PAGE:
Passing Down the Dream

Corinne and John Haglund Scholarship

Haglunds On behalf of the Corinne Tandberg Haglund and John Haglund Endowed Scholarship, we thank not only the couple's personal generosity and philanthropic spirit, but also, perhaps, the circle of life.

Corinne, still a fireball at 83, never attended Augsburg. It was her dream, though, born of happy childhood summers in rural Polk County, Wisconsin, where she grew up. In the 1930s and 1940s, the wise elders in her Garfield Lutheran Church parish sponsored Augsburg students during their summer break, providing room, board, and sometimes a small stipend. In exchange, the college students taught weekly Bible school, often walking to class with their young pupils, and sharing bag lunches and big city stories.

"I was very happy to learn all about Jesus, and to learn new songs and stories from those Augsburg students. I really admired them," Corinne says. When it was time to consider college, "Augsburg was where I always wanted to go. But there was no money. My parents couldn't help. I asked my grandpa, but he said he couldn't help, either."

Her Minneapolis dream did not come true, but her larger dream of education and meaningful work persisted. When River Falls State College, now University of Wisconsin-River Falls, offered her a scholarship covering tuition and books, she accepted. A female professor helped her along that first year, and Corinne went on to earn a BS in economics from the University of Wisconsin-Madison, where she met her husband, John. The two continued their academic achievement at Iowa State University, where he got his PhD in science while she got her MS in business.

A rare female economist then, Corinne blazed trails wherever she turned. "The first Jewish woman I ever met helped me the most. She knew I was going to be up against all the brightest men, and she wanted me to be the best," she says.

"I was a women's libber. I worked with Betty Friedan, and I was the first woman ever hired in market research at Prudential," she adds, citing the often forgotten fact that jobs were advertised according to gender. In pursuit of management training, she discovered that women were not allowed to become insurance agents.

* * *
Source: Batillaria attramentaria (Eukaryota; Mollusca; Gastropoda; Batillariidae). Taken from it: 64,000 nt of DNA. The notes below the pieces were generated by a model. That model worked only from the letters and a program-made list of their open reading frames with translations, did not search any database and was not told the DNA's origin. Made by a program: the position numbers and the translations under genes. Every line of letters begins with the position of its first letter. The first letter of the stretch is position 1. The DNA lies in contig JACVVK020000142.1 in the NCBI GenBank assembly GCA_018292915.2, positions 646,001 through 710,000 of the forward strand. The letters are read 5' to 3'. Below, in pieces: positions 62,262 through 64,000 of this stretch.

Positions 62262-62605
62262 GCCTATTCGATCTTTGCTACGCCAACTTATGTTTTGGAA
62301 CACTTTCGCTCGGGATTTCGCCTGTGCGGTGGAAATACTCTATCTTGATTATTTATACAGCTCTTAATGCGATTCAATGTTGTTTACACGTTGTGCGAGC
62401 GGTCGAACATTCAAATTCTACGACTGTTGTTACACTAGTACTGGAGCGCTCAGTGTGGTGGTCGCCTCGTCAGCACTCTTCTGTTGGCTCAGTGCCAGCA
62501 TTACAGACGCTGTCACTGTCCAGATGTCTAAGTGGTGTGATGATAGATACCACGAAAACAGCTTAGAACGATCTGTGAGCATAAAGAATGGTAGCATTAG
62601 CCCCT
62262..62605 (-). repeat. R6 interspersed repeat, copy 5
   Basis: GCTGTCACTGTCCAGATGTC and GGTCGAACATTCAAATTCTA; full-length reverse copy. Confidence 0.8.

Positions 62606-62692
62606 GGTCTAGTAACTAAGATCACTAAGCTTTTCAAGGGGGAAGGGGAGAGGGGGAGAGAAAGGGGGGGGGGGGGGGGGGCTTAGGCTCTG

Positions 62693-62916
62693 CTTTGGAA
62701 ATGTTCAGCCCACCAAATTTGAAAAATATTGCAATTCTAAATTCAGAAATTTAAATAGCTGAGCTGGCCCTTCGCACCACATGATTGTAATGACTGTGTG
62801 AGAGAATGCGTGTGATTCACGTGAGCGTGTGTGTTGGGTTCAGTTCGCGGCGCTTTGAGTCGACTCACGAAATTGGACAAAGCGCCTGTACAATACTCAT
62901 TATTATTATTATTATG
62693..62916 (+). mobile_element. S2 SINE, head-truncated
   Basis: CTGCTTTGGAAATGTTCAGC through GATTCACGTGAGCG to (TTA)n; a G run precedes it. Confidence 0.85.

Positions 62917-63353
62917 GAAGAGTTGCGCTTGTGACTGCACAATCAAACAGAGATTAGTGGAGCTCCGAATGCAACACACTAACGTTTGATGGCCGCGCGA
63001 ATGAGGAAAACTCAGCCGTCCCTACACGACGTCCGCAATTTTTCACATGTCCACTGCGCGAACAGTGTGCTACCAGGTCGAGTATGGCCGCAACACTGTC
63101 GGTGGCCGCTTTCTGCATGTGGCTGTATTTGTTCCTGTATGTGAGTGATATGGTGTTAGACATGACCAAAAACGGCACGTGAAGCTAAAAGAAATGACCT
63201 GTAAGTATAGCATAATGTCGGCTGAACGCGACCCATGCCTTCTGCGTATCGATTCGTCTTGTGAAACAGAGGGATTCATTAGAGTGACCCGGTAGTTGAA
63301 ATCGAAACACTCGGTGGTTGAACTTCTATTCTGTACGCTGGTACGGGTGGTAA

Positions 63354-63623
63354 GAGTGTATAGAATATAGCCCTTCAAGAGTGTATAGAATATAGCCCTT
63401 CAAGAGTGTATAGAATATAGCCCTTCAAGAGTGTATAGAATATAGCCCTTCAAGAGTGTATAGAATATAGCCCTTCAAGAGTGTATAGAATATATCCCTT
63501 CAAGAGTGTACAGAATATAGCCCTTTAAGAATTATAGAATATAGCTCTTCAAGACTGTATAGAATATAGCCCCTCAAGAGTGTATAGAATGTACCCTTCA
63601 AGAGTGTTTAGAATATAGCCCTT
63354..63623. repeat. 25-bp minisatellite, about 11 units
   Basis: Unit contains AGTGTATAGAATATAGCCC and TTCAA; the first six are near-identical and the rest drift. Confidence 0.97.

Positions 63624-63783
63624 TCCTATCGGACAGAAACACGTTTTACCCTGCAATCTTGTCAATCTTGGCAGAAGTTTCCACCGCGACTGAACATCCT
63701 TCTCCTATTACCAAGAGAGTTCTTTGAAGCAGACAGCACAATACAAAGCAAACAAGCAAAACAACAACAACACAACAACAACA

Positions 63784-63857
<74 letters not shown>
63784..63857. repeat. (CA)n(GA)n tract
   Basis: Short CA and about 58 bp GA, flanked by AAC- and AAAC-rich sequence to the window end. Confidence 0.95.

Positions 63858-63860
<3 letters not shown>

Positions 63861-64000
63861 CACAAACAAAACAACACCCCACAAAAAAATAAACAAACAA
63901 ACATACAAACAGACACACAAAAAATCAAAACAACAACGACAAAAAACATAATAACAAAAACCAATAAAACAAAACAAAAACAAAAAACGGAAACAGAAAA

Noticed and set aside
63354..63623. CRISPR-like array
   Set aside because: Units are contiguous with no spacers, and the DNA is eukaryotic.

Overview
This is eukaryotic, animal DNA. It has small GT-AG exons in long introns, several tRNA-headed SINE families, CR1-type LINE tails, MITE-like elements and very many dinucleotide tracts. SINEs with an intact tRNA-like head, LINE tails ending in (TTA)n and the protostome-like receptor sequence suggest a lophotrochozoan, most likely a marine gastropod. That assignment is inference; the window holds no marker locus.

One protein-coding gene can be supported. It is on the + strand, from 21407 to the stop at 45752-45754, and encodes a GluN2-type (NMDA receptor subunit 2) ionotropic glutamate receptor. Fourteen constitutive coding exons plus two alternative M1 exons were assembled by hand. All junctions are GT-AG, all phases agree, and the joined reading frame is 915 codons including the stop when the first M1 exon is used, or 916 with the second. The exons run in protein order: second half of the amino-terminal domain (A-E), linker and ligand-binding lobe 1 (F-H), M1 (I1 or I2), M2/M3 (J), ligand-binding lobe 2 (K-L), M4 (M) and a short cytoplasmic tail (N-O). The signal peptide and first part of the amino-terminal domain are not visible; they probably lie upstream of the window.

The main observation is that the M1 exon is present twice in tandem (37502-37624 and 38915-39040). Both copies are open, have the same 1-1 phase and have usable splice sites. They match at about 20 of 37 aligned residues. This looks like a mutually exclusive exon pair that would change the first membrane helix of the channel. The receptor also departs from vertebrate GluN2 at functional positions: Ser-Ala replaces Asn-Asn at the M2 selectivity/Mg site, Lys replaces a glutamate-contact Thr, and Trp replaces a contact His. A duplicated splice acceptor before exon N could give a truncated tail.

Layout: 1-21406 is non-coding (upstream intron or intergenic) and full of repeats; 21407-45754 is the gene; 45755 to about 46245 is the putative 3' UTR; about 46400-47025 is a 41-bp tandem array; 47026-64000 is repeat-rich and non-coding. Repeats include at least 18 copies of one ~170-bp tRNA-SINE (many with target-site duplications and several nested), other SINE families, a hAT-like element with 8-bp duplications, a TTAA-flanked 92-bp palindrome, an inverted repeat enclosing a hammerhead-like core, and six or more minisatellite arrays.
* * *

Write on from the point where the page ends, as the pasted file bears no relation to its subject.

"They told me they wouldn't hire me unless I had a law degree. I told them I would be happy to go to court. Then of course they hired me. I persevered," she says. "It was very difficult because the men didn't even want me eating lunch with them." They also reveled in foul language, but thanks to her Norwegian lumberjack father and his friends, she was fluent in off-color discourse. And when they wouldn't promote her, her response was predictable: "Well, I'm going to become a millionaire then."

Which she did, of course. After moving to California with her family, she launched an extremely successful career in real estate. Known by her contemporaries as "Hats," in honor of her favorite accessory, Corinne and her husband, a principal scientist at Dole, had three children, who pursued careers in teaching and Lutheran ministry. (Their son, Victor, is pastor at Saron Lutheran Church in Escalon, California.) Still professionally active, Corinne has maintained her loyalty to the Lutheran church (she belongs to St. Stephen's in El Dorado Hills, California), her interest in church politics, and her devotion to that long-ago quest for an Augsburg education.

The scholarship endowed by Corinne and John, who is the chief supporter of his wife's philanthropic mission, will go to another young woman from rural Wisconsin who needs money to attend the school of her dreams.